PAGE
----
From this, we can see that although there will be a price increase for YouTube TV, they have also attempted to provide some upgrades to the package. If this feature does come over to YouTube Live, then it could be hugely beneficial for creators. This would allow viewers to not have to pick which of their favourite streamers to watch, instead, they could seamlessly navigate between two or more of them depending on what is going on in that specific stream.

Full Article on Tech Times

Audience Development

YouTube Studio Introduces New Podcast Creation and Playlist Conversion Feature

YouTube is gearing up to launch its podcast feature and has announced that it will be rolling out new tools to support creators. With this widely rolled-out feature, creators will be able to create new podcasts and set up new playlists. The feature will have a new tab that is dedicated solely to podcasts and will be visible on the Content page.

Once officially launched, podcasts will showcase playlists and episodes, including videos from the playlist that will be eligible for playback through audio only. Podcast content will also be marked with an appropriate badge and will appear with show cards in user search results. Creators will need to include square-shaped podcast thumbnails with titles and comprehensive descriptions.

The YouTube platform will also provide creators with podcast-specific discoveries and recommendation features, making it easier for audiences to search for podcasts. In addition, YouTube plans to include dedicated analytics for all content marked with the podcast tag, including traffic sources, audience demographics, retention metrics, and revenue data.

YouTube has also given creators guidelines for creating public podcast playlists, featuring full-length episodes, and organising them in specific orders. During the setup process, YouTube advises creators to add descriptive titles and avoid generic terms like "Full Episodes" and "New Uploads." 

With it now being easier than ever to set up a podcast on YouTube we will likely start to see a surge in both new and experienced creators taking on the scene. Ultimately, this is exciting as a viewer, but also as an advertiser. If new podcasts can reach untapped audiences then that opens a world of doors for advertisers looking to target specific audiences. 

Full Article on Digital Information World


Measurement Sparks Dispute Between TV Programmers and YouTube

The TV industry's ongoing conversation about measurement has been dubbed "Everything Everywhere All At Once" by some, and with good reason. As the landscape continues to shift and evolve, traditional broadcasters are grappling with new players like YouTube entering the fray and trying to define their own measurement standards.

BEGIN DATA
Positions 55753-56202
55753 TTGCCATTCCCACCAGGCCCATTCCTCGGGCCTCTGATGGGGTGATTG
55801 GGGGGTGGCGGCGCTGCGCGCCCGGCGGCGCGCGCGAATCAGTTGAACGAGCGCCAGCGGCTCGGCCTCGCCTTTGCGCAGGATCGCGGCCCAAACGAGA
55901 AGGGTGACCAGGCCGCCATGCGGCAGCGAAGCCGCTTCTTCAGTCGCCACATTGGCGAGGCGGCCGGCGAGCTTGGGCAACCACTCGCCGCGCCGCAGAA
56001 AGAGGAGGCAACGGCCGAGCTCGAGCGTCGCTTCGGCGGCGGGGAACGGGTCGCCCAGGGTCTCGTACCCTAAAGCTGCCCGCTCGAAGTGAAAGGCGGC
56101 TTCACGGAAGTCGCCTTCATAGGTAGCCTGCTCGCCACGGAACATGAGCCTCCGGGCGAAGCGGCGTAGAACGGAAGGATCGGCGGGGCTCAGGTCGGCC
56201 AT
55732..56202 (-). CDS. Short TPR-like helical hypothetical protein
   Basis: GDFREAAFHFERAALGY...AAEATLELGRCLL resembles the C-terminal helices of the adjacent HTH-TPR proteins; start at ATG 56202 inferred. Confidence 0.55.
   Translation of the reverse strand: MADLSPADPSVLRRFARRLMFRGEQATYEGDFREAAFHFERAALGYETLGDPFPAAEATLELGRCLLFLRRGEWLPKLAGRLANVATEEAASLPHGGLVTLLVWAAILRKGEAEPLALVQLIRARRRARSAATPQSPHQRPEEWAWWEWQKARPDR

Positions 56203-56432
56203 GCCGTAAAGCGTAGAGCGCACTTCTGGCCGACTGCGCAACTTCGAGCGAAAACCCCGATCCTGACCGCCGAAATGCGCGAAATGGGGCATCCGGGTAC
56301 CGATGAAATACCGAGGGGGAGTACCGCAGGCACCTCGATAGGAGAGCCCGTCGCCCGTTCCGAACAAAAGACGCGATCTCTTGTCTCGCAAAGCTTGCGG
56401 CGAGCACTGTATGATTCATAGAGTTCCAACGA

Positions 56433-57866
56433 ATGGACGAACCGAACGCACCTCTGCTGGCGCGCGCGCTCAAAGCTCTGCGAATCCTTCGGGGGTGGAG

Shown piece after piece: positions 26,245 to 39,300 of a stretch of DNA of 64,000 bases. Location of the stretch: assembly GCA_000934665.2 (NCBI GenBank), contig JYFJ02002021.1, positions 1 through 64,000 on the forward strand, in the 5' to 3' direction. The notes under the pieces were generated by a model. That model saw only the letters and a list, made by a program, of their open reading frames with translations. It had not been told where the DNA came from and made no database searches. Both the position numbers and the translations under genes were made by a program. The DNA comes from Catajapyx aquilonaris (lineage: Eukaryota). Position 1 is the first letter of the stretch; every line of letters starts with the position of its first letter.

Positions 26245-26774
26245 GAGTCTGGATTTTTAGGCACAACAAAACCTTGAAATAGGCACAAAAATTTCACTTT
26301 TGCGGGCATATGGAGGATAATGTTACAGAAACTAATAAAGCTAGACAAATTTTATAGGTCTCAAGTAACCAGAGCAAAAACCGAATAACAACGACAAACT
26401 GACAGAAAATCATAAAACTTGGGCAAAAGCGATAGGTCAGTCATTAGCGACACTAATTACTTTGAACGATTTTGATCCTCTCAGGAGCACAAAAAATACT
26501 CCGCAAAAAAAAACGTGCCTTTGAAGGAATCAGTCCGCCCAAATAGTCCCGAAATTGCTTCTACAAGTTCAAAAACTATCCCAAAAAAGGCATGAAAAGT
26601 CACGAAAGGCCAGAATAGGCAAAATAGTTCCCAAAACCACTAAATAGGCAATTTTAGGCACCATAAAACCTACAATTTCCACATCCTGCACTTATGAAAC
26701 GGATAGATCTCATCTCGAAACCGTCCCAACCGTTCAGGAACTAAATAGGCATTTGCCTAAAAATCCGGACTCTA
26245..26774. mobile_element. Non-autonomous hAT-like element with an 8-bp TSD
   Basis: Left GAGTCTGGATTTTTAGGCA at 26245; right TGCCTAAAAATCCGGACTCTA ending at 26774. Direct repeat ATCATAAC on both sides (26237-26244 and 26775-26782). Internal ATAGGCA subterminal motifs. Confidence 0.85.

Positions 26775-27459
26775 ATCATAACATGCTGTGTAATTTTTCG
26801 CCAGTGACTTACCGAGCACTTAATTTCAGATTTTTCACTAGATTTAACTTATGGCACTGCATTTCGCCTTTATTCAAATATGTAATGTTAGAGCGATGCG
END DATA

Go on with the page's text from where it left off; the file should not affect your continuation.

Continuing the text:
Last week, a group of TV broadcasters agreed on a set of bare minimum requirements for what can be considered a currency, which is a crucial step in ensuring that new and old currencies can be transacted effectively. The standards include impression-based measurement and full transparency into match rates and audience deduplication. The JIC also recommends limiting the use of panels and relying more on big, nationally representative data sets.

However, YouTube's proposed measurement standards have come under fire from traditional broadcasters, who feel that the platform's approach doesn't accurately reflect TV ad verification. YouTube's pitch is based on the Media Rating Council's view-ability standards, which require that an ad be viewed for at least two seconds. But this standard is for video display ads on web or mobile browsers, not for TV ads.

The dispute over measurement standards is just one of many between YouTube and traditional broadcasters. YouTube has refused to support currencies outside of Nielsen, and TV networks have rejected the idea of user-generated content being considered premium video.

While the JIC and Paramount are working to lay the groundwork for measurement standardisation, the process is taking longer than expected. Amy Leifer, the chief advertising sales officer at DirecTV, points out that getting new currencies to work together requires significant investment from both buyers and sellers, and this is holding up progress.

Nevertheless, investment is increasing from both sides, and non-Nielsen measurement will likely become more commonplace in TV and video ad buying in the near future. The question is, how much of an impact will alternative currencies have on the 2023 up-fronts? Only time will tell.

Full Article on Ad Exchanger